He swam over just as the rurouni started slipping under again. He wasn't completely conscious. "Come on, buddy," Sano said, catching his friend's arm and pulling him toward the shore. When they finally reached land, the dark-haired fighter dropped the redhead onto the grass. It didn't seem like Kenshin was breathing. "Damn," Sano swore, realizing that Kenshin had inhaled water. Sano immediately began pressing on his chest, trying to force the water out. "Come on, Kenshin."

Finally, the smaller man sat up, coughing up water. Sano leaned back in relief as his friend began gasping for air. "Don't do that to me. I thought you were dead." He glanced over at the rurouni, and froze.

Kenshin's wet hair was out of its ponytail and spilled out over his dark blue gi and his face. He hadn't looked up at Sano, but was already standing, tense, with his hand on his sword hilt. His second scabbard was empty.

Second scabbard? Sano had the oddest feeling that he shouldn't make any sudden movements. "Kenshin?"

"Who are you?" Kenshin's voice was low and dangerous. Other than his narrowed dark blue eyes, his face was an expressionless mask. "Where is the boy?"


"I'm not known for patience."

"Since when? Kenshin, what's gotten into you?" He moved to stand.

Kenshin was gone. Sano hadn't even seen him move, but suddenly he felt a blade against the side of his neck, and a low voice saying into his ear, "Don't move. I don't want to kill you, but I will hurt you if you move."

A thin trickle of blood made its way down Sano's neck. That was no sakabatou. It was a regular katana. But Kenshin wouldn't carry that…" His eyes widened, as things started falling into place, making no sense at all. The extra scabbard, the dark gi, the katana… the deadly voice. "Battousai," he whispered, not understanding.

"You know me." His voice was flat. "And you know my name. Who are you?"

"Sagara Sanosuke," Sano replied.

"You aren't one of the Shinsengumi," Battousai said. "And you're no hitokiri." The pressure of the blade finally eased as Battousai moved back into Sano's line of vision, his sword still ready. "Why are you out? Do you want to die?"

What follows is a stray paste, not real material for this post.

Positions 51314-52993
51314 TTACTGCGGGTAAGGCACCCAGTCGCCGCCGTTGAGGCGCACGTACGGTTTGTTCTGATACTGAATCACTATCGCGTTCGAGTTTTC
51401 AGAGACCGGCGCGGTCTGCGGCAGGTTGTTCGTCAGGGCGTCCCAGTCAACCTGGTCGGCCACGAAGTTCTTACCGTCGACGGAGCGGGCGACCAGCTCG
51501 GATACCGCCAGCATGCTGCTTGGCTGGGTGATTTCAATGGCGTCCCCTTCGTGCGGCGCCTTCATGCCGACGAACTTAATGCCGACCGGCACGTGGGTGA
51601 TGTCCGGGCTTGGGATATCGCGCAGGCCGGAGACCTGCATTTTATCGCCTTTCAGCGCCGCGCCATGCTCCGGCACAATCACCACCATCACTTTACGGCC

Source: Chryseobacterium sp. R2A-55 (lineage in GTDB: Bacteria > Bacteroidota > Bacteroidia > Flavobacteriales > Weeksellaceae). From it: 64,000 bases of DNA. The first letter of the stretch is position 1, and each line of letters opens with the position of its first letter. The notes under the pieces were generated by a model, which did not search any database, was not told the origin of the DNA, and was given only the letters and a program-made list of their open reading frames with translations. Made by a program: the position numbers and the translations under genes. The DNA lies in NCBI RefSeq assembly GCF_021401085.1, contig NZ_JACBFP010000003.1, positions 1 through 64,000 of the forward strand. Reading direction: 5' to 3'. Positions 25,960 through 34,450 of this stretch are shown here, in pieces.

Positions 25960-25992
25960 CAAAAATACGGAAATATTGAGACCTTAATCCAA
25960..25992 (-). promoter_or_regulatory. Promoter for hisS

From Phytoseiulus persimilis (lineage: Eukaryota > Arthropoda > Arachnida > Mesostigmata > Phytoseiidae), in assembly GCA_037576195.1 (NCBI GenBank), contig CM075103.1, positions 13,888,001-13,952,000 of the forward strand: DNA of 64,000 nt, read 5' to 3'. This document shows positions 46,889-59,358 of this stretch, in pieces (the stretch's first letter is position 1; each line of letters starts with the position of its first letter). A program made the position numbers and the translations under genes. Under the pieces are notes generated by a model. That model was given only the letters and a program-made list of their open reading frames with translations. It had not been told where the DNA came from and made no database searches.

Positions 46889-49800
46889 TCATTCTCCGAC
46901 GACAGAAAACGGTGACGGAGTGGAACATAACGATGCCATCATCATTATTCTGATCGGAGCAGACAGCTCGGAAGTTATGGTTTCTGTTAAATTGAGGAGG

Sano rubbed his neck. The cut had already stopped bleeding. Battousai had been making a point, not trying to hurt him. Sano realized that truth was probably the best answer for now. "I was with a friend. We were buying sake."

Battousai's eyes narrowed further. "I am to believe that you would buy sake in Kyoto at night? I ask again, do you have a death wish?"

"I can take care of myself," Sano said.

"I could tell. Where is this friend of yours?"

Sano froze, his brown eyes widening. "Damn, that was right. If this wasn't just Kenshin spacing out… if this was the real Battousai… then where was Kenshin?" He turned to look at the river. There wasn't even a ripple.

Battousai seemed to understand Sano's expression. His voice was low, and if Sano hadn't known better, he'd have sworn it sounded a little apologetic. "If he hasn't come out by now, he isn't going to. Neither of them are."


Battousai shook his head. "Forget it." His eyes hardened again. "You shouldn't have seen me. I need to report this. Go home before you get yourself killed." He finally sheathed his sword.


Battousai tensed at the sound of his name and stopped but didn't turn back.

Sano took that as an invitation to finish. He closed his eyes and jumped in, hoping Battousai wouldn't kill him. "Do you have any idea where you are?"

"Kyoto." The voice was flat.

"Do you know when?"

"I would suggest seeing a doctor, Sagara Sanosuke," he replied before walking toward the city.

Sano watched him for a moment. Then looked back toward the water, hoping that somehow Kenshin was okay. The fighter sighed, and stood, muttering, "I must have a death wish," before following Battousai.

Author's Note 2: I hope you liked chapter one of "Out of Time." Thank you so much for reading. I'm aware that this is a weird story, so please review. I'd love to know what you think!